So what worries me, even if Trump knows what the right thing to do is, we can debate that, is it free to do it because of the political situation?

ZAKARIA: But that is -- it's when he's created -- it's his own making. If he has simply said we're going to hand this over to an independent commission from the start and I'm -- neither I nor any member of my administration is going to make any public comment on it until that investigation is done. He would be free because he keeps contradicting U.S. intelligence, because he keeps refusing to accept it, because he keeps saying things, you know, he -- this is a problem of his own making.

BERMAN: Let me ask both of you, because of you both seem to agree. Hang on one second. Both of you seem to agree on what Vladimir Putin wants. Stephen, or Professor, do you think President Trump understands what Vladimir Putin wants? Have you seen any evidence of that?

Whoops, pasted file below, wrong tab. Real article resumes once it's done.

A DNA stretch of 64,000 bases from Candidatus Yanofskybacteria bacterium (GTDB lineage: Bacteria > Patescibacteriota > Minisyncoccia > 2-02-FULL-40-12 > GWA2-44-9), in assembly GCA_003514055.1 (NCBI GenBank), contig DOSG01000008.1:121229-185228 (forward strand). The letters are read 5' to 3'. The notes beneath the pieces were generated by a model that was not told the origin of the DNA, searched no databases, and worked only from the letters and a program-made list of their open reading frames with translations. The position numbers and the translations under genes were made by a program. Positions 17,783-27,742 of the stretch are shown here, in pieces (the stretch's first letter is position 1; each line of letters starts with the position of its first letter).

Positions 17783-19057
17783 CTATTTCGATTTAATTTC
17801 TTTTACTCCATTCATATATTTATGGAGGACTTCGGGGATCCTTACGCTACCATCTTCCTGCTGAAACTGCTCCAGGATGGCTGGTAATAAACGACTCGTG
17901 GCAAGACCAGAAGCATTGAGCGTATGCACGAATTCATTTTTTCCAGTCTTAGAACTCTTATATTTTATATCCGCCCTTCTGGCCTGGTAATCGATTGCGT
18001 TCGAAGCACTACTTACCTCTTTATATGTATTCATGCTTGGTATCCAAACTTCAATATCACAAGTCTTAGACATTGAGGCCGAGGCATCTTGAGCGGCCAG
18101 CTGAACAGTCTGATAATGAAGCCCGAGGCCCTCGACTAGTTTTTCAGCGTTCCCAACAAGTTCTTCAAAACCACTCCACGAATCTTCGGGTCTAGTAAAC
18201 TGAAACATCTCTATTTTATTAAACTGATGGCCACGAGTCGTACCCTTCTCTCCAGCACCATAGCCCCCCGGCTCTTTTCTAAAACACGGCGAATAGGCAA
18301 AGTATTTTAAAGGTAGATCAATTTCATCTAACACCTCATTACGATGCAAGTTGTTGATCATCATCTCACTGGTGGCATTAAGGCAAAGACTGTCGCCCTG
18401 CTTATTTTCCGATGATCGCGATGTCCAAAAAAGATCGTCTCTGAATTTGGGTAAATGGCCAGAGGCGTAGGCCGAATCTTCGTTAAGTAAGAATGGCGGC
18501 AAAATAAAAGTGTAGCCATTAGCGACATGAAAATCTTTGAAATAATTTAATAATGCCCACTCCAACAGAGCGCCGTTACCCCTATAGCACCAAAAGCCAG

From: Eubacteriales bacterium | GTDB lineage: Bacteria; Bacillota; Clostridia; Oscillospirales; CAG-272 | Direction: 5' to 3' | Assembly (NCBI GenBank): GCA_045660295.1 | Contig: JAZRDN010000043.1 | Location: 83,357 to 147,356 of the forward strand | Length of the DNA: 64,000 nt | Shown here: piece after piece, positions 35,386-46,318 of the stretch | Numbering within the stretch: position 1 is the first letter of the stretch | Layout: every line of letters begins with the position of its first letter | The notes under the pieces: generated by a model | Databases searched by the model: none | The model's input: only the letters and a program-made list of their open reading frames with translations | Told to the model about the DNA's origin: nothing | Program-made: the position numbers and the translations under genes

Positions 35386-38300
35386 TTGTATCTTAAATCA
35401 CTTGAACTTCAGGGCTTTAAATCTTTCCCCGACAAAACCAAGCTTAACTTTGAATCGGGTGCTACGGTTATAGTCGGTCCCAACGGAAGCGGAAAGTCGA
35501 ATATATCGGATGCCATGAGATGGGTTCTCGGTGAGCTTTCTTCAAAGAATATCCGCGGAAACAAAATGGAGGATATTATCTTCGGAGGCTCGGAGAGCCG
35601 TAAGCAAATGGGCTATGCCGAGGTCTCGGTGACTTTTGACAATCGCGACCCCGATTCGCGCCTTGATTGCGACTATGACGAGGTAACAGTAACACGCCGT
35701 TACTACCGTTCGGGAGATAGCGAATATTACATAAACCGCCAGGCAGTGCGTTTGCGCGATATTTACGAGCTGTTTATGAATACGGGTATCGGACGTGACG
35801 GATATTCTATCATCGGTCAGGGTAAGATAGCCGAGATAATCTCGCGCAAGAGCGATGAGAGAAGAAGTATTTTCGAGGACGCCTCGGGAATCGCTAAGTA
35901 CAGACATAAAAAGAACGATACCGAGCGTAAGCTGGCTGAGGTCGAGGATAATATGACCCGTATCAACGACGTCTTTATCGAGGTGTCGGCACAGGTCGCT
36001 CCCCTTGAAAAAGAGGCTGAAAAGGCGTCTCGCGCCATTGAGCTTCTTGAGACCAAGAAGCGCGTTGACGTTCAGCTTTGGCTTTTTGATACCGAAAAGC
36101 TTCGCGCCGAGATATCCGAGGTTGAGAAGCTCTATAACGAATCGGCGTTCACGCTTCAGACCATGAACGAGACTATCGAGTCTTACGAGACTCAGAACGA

COHEN: One of the things that concerns me and I don't mean to denigrate anyone and Fareed probably knows better that I do. I'm not confident that there are people around Trump knowledgeable enough and willing enough to give him good advice on how to, "cooperate with Russia."

Regan wasn't sure either when he decided to cooperate with Gorbachev, but he knew who to put around him, and he put good people around him.

BERMAN: Do you think President Trump is capable of making it a better relationship?

COHEN: Yes. Why not? He's not a stupid man. His instinct toward cooperation seems to be there. And Russia though, and we don't have time, Putin has his own politics. You know, there is deep suspicion in Moscow at the highest levels of any arrangement that Putin makes with the Americans because in Moscow's eyes, we have broken our promise to one Russian -- one American president after another since Clinton, have broken the promises to Russia. They don't trust us.